Things haven’t changed much, except for a few… augmentations.
The filmmaking team at N1ON recently flew out to Bangkok, returning with footage documenting how the city’s famously vibrant nightlife has adapted to the ‘age of augmentation’, revealing their symbiotic relationship with tech.
I stumbled upon a video last night, in which a man builds a virtual world using holographic tools for a certain special someone. It’s a blend of astounding graphics, clever user interface ideas, some poignant moments, and an actor who does this odd sideways smirk quite often (but don’t let that spoil it).
World Builder was shot in a single day followed by about 2 years of post production. It has won several short film awards. The film’s creator, Bruce Branit, has built a Facebook community around World Builder, where he’s been sharing updates, behind the scenes material, and the news that he’s pressing on with a feature length version.
My favourite element of this video is Bruce’s interface concept – fingertip control, a wrist-mounted colour & texture palette, and a sense of our favourite Photoshop tools brought into the real-world.
As with all the videos I post here, remember to hit fullscreen, and let me know what you think in the comments. Don’t get too slushy though.
There is also a YouTube “press release” of their announcement here:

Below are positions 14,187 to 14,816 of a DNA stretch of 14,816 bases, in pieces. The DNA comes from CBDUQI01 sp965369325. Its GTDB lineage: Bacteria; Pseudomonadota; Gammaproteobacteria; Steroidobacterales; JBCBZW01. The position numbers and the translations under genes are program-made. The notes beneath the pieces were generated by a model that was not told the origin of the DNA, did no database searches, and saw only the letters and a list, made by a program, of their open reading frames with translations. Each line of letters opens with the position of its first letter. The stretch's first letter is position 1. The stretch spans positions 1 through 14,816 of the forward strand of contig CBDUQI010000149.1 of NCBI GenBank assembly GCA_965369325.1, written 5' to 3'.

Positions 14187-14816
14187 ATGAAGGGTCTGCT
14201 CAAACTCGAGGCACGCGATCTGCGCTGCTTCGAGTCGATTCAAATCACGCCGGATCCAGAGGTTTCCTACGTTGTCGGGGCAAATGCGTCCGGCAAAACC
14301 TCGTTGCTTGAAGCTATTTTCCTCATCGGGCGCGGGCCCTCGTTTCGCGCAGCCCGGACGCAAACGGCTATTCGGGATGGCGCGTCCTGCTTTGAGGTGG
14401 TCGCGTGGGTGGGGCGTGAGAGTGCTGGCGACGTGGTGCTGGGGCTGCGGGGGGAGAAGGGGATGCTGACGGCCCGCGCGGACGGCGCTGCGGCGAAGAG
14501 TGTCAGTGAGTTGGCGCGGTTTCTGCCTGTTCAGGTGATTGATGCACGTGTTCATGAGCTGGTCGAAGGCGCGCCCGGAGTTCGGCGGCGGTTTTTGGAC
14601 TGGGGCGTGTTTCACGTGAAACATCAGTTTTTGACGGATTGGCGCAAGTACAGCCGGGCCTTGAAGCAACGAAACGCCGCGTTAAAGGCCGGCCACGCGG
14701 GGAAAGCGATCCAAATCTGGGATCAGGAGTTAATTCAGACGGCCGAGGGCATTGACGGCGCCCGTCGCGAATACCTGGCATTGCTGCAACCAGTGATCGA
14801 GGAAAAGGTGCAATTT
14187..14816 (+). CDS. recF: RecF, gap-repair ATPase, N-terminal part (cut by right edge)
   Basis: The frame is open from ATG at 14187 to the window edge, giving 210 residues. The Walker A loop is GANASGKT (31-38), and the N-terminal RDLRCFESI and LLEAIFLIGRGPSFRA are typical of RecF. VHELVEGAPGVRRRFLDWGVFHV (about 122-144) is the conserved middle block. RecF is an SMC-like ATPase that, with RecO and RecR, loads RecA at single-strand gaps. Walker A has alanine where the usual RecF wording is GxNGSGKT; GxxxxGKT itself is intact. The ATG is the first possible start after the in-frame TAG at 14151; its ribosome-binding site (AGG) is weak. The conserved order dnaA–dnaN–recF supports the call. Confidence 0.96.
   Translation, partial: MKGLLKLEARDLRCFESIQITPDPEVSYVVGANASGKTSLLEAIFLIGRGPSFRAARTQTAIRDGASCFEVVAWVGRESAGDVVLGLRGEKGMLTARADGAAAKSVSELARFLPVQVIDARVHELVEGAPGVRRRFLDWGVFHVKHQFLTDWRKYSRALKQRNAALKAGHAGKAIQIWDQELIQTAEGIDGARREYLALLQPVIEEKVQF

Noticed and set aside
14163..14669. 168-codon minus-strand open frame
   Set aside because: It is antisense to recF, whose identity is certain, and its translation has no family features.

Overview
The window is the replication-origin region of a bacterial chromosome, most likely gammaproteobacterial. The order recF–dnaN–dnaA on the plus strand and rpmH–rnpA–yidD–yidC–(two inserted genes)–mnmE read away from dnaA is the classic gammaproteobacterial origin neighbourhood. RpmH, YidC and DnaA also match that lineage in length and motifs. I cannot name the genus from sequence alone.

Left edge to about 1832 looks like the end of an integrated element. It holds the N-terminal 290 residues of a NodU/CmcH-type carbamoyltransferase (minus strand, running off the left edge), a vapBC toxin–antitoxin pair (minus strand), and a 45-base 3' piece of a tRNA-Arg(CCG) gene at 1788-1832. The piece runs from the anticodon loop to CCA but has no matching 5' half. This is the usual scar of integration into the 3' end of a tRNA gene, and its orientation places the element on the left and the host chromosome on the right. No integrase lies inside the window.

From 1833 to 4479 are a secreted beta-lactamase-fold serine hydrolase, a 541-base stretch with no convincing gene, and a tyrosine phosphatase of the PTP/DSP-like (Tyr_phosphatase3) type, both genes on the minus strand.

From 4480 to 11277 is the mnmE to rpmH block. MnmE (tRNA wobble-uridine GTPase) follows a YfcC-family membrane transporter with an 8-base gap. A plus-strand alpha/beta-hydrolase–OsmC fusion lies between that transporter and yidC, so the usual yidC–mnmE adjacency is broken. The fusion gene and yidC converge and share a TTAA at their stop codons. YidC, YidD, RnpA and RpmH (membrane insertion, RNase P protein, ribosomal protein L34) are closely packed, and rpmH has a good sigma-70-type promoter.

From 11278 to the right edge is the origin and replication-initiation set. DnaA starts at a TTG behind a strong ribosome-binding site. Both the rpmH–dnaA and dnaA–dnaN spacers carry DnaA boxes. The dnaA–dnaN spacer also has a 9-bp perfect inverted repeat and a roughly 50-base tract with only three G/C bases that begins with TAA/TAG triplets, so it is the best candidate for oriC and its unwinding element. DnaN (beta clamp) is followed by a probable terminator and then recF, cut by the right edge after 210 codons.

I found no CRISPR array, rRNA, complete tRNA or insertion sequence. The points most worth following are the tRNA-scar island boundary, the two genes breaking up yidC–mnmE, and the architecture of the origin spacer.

And an example of how the in-game ads might look here:
And finally, an article from CasualGaming.biz who broke the story last Friday:
Google unveils its game plan
Oct 8th 2008 at 13:54 by Michael French:
Web giant Google has finally unveiled its long-awaited bid to enter the in-game advertising sector, revealing it is putting a big focus of the strategy on casual games.
In a post on the blog for the firm’s web advertising team Adsense, Google reps said that it is targeting web games in the first instance:
“Do you develop or publish web-based games? If so, you’re contributing to a growing trend – according to comScore, over 25% of Internet users play online games every week, which is over 200 million users worldwide. As a beta user of AdSense for Games, you can display video ads, image ads, or text ads within your online games to earn revenue,” the sales pitch reads.
“You’ll be able to show these ads in placements you define, such as interstitial frames before a game, after a level change, or when a game is over. Members of our AdWords team will sell your in-game ad placements directly to top brand advertisers, and you’ll also see contextually targeted text and image ads based on content and demographic information. In addition, you’ll be able to control the ads you see on your pages using our filtering options.”
Google has opened a beta for the service, which is open to publishers with predominantly (over 80 per cent) traffic from the UK or US.
Demonstration videos for the service make reference to a wide variety of games – although both open with footage from Playfish’s Facebook Word Challenge game.
“We’ve built ad technology for games played within a user’s browser, and now we’re looking to expand our publisher network,” the company said.
Google has partnered with Mochi Media and its MochiAds network to add inventory to its available advertising slots.
Jameson Hsu, CEO of Mochi Media commented: “Google AdSense for Games will be able to offer a wide reach for its advertisers, and Mochi Media can better monetize international traffic for our developers and publishers.”
The news comes just hours after the company revealed its YouTube video service would start offering online sales of games as well via links from its relevant videos to online stores such as Amazon and iTunes.